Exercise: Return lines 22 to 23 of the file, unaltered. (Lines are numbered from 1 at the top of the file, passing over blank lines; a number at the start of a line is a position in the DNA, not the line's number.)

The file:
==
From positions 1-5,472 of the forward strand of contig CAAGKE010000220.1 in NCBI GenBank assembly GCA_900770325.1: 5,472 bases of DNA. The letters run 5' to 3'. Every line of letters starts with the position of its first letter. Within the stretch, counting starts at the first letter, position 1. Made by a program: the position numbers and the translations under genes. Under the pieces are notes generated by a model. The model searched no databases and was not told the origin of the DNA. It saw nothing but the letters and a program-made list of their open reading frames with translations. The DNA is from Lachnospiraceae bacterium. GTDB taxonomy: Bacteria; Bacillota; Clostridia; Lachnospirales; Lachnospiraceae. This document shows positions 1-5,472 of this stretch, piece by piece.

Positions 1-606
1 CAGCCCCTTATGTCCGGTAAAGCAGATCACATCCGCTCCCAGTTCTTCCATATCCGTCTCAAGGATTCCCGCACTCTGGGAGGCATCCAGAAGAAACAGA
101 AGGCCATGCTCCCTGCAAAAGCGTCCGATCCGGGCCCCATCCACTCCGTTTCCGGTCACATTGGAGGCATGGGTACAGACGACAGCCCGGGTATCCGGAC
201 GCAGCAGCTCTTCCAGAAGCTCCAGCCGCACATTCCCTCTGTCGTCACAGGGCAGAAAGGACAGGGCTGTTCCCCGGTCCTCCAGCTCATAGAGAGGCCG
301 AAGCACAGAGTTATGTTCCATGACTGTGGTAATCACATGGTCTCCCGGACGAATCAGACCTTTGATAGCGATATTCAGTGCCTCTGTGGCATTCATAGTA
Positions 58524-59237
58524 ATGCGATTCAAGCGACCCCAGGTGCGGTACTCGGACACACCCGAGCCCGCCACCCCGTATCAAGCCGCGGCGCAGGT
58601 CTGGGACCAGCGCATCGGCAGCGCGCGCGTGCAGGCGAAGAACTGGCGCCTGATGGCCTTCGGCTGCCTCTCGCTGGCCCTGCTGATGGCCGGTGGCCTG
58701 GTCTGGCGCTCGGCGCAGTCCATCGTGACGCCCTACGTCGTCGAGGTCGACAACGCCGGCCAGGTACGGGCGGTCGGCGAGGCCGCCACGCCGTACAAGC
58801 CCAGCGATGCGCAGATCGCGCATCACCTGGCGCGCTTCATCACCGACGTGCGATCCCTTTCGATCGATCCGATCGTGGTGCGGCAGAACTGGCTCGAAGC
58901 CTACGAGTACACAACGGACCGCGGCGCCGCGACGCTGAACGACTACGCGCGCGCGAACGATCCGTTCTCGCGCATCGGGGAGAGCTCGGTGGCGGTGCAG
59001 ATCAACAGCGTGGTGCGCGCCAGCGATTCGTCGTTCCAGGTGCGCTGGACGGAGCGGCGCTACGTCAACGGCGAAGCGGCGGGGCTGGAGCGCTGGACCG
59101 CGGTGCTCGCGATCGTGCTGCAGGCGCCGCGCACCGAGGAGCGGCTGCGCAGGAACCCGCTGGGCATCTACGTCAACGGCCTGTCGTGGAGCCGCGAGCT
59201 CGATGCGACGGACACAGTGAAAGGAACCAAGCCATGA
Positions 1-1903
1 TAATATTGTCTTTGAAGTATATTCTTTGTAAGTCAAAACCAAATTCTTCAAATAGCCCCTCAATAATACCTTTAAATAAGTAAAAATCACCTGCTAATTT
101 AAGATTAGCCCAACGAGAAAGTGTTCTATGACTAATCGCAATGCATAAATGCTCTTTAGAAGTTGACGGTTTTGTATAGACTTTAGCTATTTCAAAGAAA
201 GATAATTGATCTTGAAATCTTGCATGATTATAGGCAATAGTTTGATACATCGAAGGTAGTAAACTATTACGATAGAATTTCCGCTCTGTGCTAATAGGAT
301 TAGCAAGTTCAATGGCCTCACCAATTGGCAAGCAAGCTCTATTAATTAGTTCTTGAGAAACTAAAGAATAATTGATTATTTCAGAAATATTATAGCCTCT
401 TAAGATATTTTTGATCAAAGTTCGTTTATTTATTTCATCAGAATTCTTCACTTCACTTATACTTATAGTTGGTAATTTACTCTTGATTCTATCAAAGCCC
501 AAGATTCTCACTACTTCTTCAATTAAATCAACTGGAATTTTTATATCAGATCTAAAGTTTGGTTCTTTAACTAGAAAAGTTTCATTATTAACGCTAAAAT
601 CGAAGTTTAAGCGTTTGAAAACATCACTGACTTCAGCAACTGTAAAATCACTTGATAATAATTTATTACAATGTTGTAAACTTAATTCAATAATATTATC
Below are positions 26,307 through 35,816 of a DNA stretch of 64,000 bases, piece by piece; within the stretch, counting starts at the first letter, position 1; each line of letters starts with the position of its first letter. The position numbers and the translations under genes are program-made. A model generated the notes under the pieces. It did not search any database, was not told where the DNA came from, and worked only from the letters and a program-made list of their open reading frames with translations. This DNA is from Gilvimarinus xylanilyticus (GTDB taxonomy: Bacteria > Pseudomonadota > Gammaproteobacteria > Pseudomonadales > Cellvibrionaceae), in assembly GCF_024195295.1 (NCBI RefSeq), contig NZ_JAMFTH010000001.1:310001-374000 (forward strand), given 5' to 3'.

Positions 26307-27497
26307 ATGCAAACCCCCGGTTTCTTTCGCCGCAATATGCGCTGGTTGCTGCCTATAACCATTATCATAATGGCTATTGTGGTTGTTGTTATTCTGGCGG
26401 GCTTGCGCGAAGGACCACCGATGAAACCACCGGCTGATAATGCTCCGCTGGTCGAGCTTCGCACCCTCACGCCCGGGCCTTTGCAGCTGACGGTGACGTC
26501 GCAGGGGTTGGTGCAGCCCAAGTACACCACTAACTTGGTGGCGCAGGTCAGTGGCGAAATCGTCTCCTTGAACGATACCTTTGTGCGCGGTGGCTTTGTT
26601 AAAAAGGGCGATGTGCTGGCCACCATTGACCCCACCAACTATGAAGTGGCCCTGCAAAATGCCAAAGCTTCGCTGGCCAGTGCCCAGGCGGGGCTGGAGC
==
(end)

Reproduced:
501 AAGATTCTCACTACTTCTTCAATTAAATCAACTGGAATTTTTATATCAGATCTAAAGTTTGGTTCTTTAACTAGAAAAGTTTCATTATTAACGCTAAAAT
601 CGAAGTTTAAGCGTTTGAAAACATCACTGACTTCAGCAACTGTAAAATCACTTGATAATAATTTATTACAATGTTGTAAACTTAATTCAATAATATTATC